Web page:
Staff Spotlight: Leticia Gonzalez

Leticia and her family wait for a train during their adventure in Austria.
Leticia and her family wait for a train during their adventure in Austria.

Welcome to SVCF’s Staff Spotlight, an occasional series in which we present Q&A-style profiles of our staff members. In this edition, we feature Leticia Gonzalez, project manager for Movement- and Power-Building.

How long have you been at SVCF? What led you to this work?

I have been at SVCF for almost seven years. I came to SVCF with a background in early childhood education with a focus in family engagement in early literacy. I was working with Raising A Reader in East San José.

I joined the foundation when SVCF received a federal government grant from the Social Innovation Fund to start an initiative called The Big Lift.The goal was to increase third grade reading proficiency levels for all children in San Mateo County, focusing on schools located in the lowest income zip codes. Raising A Reader was the family engagement strategy we deployed to support the love of reading during the preschool years and to leverage family engagement. I was brought on to manage the program’s implementation reaching close to 6,000 children. The funny thing is that the initial conversation was about a one- to three-year commitment. Years later, I am still thrilled to be a part of the team and my role has significantly evolved.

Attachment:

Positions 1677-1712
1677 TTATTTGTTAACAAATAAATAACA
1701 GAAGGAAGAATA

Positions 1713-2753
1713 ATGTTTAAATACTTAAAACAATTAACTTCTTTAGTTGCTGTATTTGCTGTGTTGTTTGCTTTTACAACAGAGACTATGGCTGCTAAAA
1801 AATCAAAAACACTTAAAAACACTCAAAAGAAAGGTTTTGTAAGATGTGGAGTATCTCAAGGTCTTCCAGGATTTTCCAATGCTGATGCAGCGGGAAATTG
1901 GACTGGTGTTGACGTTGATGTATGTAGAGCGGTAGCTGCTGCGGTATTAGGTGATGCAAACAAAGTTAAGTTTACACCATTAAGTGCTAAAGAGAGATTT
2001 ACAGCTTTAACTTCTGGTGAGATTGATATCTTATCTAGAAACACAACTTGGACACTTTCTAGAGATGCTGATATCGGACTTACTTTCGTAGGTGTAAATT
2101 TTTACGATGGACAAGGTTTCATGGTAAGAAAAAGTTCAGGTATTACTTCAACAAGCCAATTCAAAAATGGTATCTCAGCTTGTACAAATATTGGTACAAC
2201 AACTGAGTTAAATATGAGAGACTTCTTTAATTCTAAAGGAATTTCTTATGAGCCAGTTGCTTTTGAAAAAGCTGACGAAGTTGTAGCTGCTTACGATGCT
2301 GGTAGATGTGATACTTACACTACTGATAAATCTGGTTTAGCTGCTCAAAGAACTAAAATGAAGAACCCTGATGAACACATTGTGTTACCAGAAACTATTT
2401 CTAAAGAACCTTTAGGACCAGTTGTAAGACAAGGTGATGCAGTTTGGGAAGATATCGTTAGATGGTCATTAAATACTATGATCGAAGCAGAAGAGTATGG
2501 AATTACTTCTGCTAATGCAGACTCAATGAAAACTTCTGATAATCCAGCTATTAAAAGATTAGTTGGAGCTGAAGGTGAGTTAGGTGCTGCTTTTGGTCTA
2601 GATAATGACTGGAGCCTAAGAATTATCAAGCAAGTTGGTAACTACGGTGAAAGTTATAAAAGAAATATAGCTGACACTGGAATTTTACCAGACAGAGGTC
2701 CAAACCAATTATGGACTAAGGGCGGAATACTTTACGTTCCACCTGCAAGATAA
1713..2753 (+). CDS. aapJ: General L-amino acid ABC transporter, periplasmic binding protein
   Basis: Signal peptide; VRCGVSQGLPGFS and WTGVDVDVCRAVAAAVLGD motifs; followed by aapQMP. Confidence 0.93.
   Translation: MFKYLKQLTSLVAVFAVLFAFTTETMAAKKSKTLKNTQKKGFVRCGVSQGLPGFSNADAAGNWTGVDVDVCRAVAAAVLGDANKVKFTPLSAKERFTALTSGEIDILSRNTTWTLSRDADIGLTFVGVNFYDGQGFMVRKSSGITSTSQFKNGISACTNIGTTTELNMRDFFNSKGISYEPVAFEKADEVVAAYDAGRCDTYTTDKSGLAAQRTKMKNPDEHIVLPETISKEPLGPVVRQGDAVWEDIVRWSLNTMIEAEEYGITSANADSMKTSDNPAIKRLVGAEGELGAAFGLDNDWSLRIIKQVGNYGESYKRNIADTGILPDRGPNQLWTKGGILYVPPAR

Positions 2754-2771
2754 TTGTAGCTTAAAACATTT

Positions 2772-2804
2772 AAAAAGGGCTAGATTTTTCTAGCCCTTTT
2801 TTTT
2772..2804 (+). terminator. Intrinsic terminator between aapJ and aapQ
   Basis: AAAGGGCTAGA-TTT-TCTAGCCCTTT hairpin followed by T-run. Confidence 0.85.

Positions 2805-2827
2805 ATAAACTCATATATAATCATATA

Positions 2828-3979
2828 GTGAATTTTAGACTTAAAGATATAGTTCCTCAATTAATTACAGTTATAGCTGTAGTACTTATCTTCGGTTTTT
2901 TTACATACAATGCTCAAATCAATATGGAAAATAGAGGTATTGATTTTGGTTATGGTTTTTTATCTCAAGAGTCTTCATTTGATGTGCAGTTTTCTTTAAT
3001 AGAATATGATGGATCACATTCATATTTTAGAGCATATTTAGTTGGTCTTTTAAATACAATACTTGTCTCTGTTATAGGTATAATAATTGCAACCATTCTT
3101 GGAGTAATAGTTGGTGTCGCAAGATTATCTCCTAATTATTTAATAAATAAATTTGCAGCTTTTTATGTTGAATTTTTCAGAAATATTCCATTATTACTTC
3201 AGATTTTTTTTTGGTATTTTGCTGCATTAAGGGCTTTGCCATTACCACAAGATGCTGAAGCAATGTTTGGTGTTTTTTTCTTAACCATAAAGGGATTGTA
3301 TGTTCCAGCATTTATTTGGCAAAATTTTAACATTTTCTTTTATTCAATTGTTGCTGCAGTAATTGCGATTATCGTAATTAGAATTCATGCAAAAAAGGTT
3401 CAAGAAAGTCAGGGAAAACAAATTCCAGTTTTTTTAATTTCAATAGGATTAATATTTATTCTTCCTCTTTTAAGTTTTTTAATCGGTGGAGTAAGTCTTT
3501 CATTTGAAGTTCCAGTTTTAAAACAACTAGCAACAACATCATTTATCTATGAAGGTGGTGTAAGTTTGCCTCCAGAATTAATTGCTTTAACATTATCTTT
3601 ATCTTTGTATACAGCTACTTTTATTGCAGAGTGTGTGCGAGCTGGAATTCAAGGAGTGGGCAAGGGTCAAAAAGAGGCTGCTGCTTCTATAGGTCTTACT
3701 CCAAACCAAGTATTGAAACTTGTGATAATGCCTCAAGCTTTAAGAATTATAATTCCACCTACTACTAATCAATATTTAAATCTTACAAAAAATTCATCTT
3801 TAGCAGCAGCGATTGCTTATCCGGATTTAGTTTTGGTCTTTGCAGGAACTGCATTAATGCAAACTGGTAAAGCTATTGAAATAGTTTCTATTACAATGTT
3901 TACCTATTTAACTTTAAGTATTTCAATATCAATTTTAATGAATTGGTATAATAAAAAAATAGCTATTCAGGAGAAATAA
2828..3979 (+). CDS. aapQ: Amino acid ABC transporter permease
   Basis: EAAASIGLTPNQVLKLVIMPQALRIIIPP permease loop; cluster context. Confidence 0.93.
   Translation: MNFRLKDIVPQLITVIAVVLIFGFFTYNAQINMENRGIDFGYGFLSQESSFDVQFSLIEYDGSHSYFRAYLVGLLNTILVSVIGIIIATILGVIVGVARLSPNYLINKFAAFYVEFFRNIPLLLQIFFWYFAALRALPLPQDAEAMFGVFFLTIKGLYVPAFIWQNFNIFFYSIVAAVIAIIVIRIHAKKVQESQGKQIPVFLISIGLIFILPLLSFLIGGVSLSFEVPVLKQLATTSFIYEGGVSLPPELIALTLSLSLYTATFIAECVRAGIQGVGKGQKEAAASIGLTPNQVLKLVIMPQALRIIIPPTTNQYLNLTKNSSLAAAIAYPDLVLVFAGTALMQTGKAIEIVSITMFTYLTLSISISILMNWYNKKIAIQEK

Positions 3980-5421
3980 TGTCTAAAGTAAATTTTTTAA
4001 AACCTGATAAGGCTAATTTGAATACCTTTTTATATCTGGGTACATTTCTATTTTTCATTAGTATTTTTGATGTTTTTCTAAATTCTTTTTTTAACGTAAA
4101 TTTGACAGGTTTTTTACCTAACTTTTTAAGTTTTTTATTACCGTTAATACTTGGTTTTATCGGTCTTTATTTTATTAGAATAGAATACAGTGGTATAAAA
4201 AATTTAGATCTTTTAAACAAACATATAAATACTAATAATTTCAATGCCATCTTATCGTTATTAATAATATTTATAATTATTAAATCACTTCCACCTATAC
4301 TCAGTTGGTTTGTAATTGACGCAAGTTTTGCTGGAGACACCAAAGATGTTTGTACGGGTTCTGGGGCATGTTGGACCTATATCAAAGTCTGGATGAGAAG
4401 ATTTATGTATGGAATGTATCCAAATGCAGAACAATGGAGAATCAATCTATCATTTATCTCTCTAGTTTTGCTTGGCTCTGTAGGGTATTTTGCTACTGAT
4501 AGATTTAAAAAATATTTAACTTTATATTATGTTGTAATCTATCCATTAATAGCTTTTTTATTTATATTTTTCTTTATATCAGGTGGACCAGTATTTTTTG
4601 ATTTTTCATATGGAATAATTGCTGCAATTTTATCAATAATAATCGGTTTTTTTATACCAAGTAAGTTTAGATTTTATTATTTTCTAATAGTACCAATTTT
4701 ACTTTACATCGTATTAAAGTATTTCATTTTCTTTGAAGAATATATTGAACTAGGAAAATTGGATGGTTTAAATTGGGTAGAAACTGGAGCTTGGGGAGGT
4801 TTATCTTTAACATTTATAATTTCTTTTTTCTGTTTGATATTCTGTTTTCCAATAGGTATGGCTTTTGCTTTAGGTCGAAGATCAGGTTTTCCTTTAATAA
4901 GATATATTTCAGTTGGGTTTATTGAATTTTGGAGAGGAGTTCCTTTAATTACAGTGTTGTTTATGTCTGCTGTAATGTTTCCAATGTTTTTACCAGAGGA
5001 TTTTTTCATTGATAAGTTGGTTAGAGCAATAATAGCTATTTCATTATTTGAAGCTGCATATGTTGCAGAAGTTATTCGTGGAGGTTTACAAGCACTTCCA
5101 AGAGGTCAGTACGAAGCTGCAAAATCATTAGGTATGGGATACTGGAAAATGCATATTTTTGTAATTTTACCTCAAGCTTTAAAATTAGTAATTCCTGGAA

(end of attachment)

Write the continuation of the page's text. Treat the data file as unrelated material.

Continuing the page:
Leticia takes a solo trip to Hawaii.
Leticia takes a solo trip to Hawaii.

With the implementation of SVCF's new strategic plan in 2020, how has your role evolved?

It has changed completely! When the strategic plan was rolled out, the foundation doubled down on investing locally. We also committed to influencing philanthropic dollars to support communities of color working to address systemic issues and to achieve equitable access to opportunities for all Silicon Valley residents. I joined the grantmaking team to work on the implementation of the COVID-19 Nonprofit Emergency Response Fund and other response funds.

COVID-19 reinforced the need for us to partner with smaller organizations that are embedded in communities of color and led by people of color. These organizations are trusted partners for the communities they serve and engage those most impacted by the problems in designing solutions. I find that exciting! And it gives me hope we can tackle complex problems.

In addition to managing some of the Community Action team's operations and serving as the “glue” for my team, my goal is to build intentional relationships with our nonprofit partners. This helps me to better understand how they operate and to identify ways where we can support them more effectively. We’re working with them in a more collaborative way than before. We listen and respond any way we can and have ongoing conversations about SVCF’s work. Their feedback helps inform our processes and our strategies.

What excites you most about SVCF’s work?